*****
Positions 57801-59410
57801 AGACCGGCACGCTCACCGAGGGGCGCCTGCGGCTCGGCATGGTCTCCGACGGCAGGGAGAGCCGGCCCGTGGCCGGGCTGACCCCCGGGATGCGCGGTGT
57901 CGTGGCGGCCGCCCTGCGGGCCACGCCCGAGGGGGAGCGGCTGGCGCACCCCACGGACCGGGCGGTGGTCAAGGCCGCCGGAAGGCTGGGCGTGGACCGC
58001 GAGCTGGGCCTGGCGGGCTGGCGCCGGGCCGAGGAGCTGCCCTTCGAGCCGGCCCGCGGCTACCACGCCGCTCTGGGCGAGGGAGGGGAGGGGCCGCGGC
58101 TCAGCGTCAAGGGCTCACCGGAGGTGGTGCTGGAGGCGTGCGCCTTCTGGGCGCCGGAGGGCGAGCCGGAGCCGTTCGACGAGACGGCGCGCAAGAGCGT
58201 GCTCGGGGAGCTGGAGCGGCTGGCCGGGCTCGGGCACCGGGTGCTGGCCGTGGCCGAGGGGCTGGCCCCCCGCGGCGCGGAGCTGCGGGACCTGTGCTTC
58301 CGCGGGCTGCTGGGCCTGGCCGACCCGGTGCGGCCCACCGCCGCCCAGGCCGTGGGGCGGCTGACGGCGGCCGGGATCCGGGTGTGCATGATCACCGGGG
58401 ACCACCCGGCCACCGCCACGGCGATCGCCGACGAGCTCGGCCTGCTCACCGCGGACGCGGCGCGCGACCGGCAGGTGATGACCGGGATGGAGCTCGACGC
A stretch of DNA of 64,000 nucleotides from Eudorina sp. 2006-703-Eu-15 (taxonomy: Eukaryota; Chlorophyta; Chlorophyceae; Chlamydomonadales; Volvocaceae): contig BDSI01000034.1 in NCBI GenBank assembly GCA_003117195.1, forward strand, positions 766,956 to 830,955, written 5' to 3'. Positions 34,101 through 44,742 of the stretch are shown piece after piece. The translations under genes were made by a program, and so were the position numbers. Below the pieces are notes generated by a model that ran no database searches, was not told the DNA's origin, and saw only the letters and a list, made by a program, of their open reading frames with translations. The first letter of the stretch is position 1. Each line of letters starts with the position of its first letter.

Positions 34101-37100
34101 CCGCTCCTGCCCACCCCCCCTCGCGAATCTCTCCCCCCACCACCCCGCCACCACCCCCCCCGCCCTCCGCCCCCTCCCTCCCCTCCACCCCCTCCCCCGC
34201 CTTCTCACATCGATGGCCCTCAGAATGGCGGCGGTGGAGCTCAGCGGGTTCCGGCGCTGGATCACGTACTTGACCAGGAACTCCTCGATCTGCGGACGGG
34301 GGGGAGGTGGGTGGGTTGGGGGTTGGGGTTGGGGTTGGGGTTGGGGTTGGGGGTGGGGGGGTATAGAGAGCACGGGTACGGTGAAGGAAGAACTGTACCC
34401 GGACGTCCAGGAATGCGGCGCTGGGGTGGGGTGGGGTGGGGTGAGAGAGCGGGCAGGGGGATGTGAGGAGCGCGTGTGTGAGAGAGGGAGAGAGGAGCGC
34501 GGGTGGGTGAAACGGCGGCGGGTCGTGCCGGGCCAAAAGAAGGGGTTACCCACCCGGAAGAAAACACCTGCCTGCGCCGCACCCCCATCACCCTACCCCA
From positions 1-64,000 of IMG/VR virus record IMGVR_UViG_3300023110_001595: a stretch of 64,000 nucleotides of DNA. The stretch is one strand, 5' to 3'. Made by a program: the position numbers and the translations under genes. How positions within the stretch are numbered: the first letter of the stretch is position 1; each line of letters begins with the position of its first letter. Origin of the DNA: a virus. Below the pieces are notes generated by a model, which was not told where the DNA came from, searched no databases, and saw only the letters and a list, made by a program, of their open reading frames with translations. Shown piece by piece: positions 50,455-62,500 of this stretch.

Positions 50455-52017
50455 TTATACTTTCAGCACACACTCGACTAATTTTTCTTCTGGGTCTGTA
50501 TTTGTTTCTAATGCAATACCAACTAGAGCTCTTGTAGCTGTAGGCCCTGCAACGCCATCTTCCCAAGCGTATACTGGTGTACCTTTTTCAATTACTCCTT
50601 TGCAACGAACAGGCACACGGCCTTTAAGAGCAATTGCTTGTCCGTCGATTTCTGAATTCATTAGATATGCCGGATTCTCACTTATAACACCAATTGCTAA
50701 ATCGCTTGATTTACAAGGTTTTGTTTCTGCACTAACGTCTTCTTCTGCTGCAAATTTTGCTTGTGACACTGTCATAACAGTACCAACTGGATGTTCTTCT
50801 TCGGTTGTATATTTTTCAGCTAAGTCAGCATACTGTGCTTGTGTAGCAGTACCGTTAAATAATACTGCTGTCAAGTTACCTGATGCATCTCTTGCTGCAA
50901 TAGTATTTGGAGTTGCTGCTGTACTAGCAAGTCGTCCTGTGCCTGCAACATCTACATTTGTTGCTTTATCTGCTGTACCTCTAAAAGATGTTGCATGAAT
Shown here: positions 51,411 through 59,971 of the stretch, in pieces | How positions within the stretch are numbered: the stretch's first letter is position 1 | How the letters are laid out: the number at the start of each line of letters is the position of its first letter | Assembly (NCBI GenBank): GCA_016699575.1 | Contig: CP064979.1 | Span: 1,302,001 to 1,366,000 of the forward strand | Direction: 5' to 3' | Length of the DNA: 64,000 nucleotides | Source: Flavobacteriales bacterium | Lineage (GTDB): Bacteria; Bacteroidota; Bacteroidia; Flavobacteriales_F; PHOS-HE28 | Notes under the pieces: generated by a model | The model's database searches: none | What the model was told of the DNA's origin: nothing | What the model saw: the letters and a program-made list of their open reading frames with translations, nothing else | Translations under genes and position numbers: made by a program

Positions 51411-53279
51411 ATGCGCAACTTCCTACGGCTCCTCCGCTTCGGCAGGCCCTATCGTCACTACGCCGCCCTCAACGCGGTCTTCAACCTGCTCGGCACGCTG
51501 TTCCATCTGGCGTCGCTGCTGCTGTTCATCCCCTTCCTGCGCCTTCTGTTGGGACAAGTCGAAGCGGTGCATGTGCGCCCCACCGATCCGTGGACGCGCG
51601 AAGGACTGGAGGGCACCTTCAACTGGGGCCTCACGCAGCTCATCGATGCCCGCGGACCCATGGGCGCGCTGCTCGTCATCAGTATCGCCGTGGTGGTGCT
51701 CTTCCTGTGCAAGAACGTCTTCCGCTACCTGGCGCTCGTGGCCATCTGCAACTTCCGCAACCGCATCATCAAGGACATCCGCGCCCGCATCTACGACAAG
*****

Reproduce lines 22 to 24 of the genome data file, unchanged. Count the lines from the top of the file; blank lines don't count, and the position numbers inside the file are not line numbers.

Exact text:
50801 TCGGTTGTATATTTTTCAGCTAAGTCAGCATACTGTGCTTGTGTAGCAGTACCGTTAAATAATACTGCTGTCAAGTTACCTGATGCATCTCTTGCTGCAA
50901 TAGTATTTGGAGTTGCTGCTGTACTAGCAAGTCGTCCTGTGCCTGCAACATCTACATTTGTTGCTTTATCTGCTGTACCTCTAAAAGATGTTGCATGAAT
Shown here: positions 51,411 through 59,971 of the stretch, in pieces | How positions within the stretch are numbered: the stretch's first letter is position 1 | How the letters are laid out: the number at the start of each line of letters is the position of its first letter | Assembly (NCBI GenBank): GCA_016699575.1 | Contig: CP064979.1 | Span: 1,302,001 to 1,366,000 of the forward strand | Direction: 5' to 3' | Length of the DNA: 64,000 nucleotides | Source: Flavobacteriales bacterium | Lineage (GTDB): Bacteria; Bacteroidota; Bacteroidia; Flavobacteriales_F; PHOS-HE28 | Notes under the pieces: generated by a model | The model's database searches: none | What the model was told of the DNA's origin: nothing | What the model saw: the letters and a program-made list of their open reading frames with translations, nothing else | Translations under genes and position numbers: made by a program